People's quality of life is close to the heart of the Club. Its commitment dates back to the 1950s when the Club funded the reclamation of the Causeway Bay Typhoon Shelter, which led to the creation of Victoria Park, one of the most popular green spaces in Hong Kong. As public demand for healthy entertainment soared in parallel with economic growth, so too did the list of Club-supported recreational venues, including but not limited to: Penfold Park, Hong Kong Park, Kowloon Park and Hong Kong Stadium; not to mention Ocean Park.
The Club's investment towards the development of sports has also made possible the construction of the Hong Kong Sports Institute, which has been a nurturing ground for elite athletes and a source of pride for Hong Kong people since its completion in 1982. The key role played by the Club in Hong Kong's hosting of the equestrian events for the 2008 Beijing Olympic Games went a step further in catapulting the city onto the world stage. The Club’s commitment to equestrian sport is further reflected in its support of the annual Longines Masters of Hong Kong, an internationally-renowned event that helps to promote equestrian sport in Hong Kong.
The Club's Charities Trust has put emphasis on the use of sports to create lifelong positive values and hope in Hong Kong society and this carries on the Club's long-standing legacy of promoting sports development and an active healthy lifestyle. Young footballers of all ages and backgrounds get the invaluable chance to hone their skills and learn sportsmanship by participating in Club-supported football development programmes, including the JC Youth Football Development Programme which has received an enthusiastic response, as the first of its kind in Hong Kong to provide Manchester United-style football training to local youngsters.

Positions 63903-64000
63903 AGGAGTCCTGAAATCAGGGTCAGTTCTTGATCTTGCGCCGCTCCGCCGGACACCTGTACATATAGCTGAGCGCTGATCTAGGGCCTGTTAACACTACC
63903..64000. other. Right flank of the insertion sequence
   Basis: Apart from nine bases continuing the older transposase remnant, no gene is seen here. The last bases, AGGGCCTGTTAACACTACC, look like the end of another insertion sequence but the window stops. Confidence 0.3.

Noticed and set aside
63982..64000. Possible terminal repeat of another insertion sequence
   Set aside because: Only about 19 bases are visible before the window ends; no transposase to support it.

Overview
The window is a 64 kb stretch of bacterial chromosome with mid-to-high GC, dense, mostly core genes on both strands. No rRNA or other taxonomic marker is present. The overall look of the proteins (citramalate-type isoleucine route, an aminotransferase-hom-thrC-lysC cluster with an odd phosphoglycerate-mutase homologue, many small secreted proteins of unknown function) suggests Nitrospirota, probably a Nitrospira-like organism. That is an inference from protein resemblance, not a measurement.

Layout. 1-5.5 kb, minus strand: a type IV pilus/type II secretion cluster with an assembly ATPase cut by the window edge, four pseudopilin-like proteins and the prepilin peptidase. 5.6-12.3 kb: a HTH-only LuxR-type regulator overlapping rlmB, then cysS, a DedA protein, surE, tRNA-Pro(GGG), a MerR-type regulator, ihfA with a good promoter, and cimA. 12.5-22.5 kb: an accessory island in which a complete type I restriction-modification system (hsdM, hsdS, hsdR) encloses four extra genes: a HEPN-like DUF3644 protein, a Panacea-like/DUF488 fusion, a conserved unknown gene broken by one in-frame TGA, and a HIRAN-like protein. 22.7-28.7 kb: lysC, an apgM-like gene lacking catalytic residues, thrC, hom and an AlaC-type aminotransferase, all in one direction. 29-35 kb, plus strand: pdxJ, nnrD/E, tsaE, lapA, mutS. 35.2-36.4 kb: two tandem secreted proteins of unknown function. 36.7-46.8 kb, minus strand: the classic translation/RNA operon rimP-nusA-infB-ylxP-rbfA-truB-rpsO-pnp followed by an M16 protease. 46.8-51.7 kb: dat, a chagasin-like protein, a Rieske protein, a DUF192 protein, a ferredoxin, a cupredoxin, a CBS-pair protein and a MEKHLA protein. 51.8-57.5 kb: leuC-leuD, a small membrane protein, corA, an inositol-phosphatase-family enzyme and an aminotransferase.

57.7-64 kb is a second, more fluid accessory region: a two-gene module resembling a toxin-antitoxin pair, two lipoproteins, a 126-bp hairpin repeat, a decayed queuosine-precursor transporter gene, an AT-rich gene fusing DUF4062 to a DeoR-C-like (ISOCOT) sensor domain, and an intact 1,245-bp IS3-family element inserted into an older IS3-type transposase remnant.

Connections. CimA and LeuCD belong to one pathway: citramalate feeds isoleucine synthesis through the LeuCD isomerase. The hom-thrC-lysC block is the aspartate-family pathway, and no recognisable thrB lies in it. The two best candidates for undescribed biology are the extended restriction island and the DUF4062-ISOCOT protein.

Under the concept of Sport for All, The Trust is also supporting a range of initiatives that use innovative ideas to make the enjoyment of physical activities a regular habit among local residents of all ages, from young children to the elderly. The intention is to lower the entry barriers to participating in sports and arouse interest in them by injecting fun, excitement and added motivation into these activities using crossover themes. In the long term, this can encourage Hong Kong people to build lifelong habits of physical exercise and thereby help them enjoy healthier lives.